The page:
A recent survey by the Urban Institute found about 18% of adults were food insecure, up from about 11% by the government’s pre-pandemic count. Diane Schanzenbach, an economist at Northwestern University who analysed weekly census surveys, puts food insecurity at about 25%, more than twice the pre-crisis level. Lauren Bauer, a fellow at the Brookings Institution looking at severe problems among households with children, found the levels had risen nearly sixfold.

Some surveys find hardship easing since early in the pandemic; others do not.

At least three issues cloud the results. One is that current surveys have low response rates — less than 5% in the census surveys. That means respondents may not reflect the country overall.

In addition, data collection has moved from the phone to internet questionnaires. Any change in methodology could skew results, and people embarrassed by their shortage of food may be more likely to disclose it online. (That would suggest food insecurity before the crisis was higher than previously known.)

The number of questions and their wording has also changed, making it hard to compare the results to pre-crisis benchmarks.

Scott Winship, an aide to Sen. Mike Lee, R-Utah, agreed that hunger had risen, but he said the most dire findings exaggerated the degree. They relied on “emergency surveys of much lower quality” than those used before the pandemic, he said, and the results showed much more hardship than in the Great Recession, which raised “an explosion of red flags.”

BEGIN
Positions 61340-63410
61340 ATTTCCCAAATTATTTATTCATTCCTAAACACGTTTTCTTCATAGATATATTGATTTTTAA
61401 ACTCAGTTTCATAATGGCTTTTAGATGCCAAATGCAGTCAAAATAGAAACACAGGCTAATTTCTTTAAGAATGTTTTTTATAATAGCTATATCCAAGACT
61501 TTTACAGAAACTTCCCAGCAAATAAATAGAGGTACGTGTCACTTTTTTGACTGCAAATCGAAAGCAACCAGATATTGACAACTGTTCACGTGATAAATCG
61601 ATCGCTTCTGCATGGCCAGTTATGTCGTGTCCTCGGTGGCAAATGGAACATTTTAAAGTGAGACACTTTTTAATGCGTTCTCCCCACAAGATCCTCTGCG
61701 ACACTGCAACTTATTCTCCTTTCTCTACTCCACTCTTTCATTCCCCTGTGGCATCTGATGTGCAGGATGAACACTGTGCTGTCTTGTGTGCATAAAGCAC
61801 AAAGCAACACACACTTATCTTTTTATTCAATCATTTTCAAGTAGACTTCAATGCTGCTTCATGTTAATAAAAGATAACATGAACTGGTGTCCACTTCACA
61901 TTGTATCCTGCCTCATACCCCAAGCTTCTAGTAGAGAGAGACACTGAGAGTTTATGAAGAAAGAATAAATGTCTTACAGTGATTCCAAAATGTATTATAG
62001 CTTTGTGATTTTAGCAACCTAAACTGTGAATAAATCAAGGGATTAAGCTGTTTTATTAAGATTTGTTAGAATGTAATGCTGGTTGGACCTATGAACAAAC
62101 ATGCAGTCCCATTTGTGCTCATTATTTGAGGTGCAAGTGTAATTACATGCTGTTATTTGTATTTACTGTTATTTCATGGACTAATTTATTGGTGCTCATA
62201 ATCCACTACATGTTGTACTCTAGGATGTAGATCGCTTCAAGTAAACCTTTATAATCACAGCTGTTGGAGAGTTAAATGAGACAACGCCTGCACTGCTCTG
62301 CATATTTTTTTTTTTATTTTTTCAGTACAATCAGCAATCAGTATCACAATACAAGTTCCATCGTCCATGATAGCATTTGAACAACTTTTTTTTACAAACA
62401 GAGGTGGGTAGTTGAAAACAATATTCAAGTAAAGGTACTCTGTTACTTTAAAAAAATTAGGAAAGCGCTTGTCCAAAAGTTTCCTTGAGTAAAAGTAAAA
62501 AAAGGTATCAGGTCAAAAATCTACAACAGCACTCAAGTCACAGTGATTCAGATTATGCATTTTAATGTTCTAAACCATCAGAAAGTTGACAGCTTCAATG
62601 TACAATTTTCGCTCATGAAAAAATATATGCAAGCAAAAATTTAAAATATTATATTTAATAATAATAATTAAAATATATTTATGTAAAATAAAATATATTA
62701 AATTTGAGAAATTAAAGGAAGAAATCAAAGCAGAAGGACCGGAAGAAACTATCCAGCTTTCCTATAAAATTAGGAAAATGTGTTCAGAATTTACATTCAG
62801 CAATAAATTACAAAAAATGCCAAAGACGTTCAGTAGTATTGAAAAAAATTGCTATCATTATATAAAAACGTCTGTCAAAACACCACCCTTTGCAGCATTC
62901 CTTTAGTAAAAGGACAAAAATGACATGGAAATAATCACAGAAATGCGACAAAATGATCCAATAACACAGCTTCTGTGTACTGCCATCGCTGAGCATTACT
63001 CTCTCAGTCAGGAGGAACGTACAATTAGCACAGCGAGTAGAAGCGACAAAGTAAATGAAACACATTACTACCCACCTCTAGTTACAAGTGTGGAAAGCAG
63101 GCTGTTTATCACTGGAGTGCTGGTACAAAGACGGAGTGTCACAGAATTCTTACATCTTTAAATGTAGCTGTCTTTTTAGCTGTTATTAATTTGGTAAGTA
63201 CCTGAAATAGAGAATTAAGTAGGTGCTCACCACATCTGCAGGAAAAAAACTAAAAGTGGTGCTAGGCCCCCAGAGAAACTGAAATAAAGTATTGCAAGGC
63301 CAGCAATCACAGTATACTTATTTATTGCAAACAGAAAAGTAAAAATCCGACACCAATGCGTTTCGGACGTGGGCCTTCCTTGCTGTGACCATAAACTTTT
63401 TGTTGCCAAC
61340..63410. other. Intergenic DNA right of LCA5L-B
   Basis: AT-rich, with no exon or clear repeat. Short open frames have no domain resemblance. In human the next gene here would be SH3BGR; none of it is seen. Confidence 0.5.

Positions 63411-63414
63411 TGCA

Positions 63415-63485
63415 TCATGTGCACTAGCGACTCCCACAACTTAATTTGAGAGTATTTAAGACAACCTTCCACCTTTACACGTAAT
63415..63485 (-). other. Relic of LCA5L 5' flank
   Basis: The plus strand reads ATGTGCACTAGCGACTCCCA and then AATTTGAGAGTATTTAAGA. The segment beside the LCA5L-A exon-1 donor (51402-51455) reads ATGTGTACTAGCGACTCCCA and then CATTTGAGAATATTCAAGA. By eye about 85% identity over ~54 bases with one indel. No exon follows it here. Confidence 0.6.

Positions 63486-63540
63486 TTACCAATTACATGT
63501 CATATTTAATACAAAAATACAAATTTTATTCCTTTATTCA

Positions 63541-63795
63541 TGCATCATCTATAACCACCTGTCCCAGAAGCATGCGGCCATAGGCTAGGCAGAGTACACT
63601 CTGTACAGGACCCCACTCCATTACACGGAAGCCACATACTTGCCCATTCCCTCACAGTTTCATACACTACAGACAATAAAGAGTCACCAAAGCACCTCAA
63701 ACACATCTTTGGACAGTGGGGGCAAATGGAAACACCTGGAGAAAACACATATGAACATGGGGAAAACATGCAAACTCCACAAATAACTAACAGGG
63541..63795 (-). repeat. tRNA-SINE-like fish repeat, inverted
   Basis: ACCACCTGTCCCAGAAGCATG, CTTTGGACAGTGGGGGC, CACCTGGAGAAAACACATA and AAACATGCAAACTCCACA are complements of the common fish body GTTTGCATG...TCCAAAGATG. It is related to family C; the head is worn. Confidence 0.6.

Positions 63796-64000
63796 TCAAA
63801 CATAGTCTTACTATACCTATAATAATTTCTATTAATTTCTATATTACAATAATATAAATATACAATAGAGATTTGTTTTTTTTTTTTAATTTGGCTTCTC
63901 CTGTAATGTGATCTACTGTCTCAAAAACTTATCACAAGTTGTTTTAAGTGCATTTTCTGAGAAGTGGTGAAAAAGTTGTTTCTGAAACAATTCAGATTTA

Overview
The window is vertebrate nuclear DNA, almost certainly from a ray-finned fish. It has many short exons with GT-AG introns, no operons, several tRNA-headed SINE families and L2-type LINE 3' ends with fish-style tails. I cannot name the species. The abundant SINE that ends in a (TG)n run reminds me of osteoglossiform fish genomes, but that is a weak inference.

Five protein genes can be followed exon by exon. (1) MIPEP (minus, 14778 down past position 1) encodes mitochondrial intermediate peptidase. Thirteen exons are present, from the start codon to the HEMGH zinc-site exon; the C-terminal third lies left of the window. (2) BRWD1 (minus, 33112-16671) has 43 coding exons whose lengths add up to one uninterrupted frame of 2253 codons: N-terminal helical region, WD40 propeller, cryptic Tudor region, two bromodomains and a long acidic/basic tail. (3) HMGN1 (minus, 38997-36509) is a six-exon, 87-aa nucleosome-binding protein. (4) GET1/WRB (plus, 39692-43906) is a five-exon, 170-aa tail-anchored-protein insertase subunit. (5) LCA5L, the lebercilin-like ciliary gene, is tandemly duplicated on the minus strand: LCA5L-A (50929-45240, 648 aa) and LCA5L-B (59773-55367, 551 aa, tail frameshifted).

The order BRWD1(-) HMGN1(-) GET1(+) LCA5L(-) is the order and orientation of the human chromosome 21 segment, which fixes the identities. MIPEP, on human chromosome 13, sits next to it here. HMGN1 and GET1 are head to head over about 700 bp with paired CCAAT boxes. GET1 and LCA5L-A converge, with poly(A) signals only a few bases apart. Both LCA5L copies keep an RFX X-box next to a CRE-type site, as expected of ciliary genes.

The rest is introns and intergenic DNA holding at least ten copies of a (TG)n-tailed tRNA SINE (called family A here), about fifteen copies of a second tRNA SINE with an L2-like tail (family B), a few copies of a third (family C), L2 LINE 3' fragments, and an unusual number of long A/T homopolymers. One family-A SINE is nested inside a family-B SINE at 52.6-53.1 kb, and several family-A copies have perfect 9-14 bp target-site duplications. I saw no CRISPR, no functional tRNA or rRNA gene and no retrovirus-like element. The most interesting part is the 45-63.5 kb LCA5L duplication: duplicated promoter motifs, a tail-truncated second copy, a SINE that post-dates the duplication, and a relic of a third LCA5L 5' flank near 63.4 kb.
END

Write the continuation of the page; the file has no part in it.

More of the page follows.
Because food insecurity measures whether people worry as well as whether they run out of food, he noted, responses in the pandemic might be skewed. Roughly 20% of the people who said they had insufficient food cited noneconomic factors, like fear of going to the store or shortages on the shelves, the census figures show.

But Schanzenbach argues that the sheer volume of evidence coming from four separate surveys fortifies her conclusion that hardship has increased, as do lines outside food banks and a surge in food stamp applications. “Every way you cut the data points in the same direction — that food hardship is substantially elevated,” she said.

She likens measures of poverty and food insecurity to blood pressure and temperature. “They are each important metrics, and sometimes one goes up and the other doesn’t,” she said. “We’ve got to monitor both.”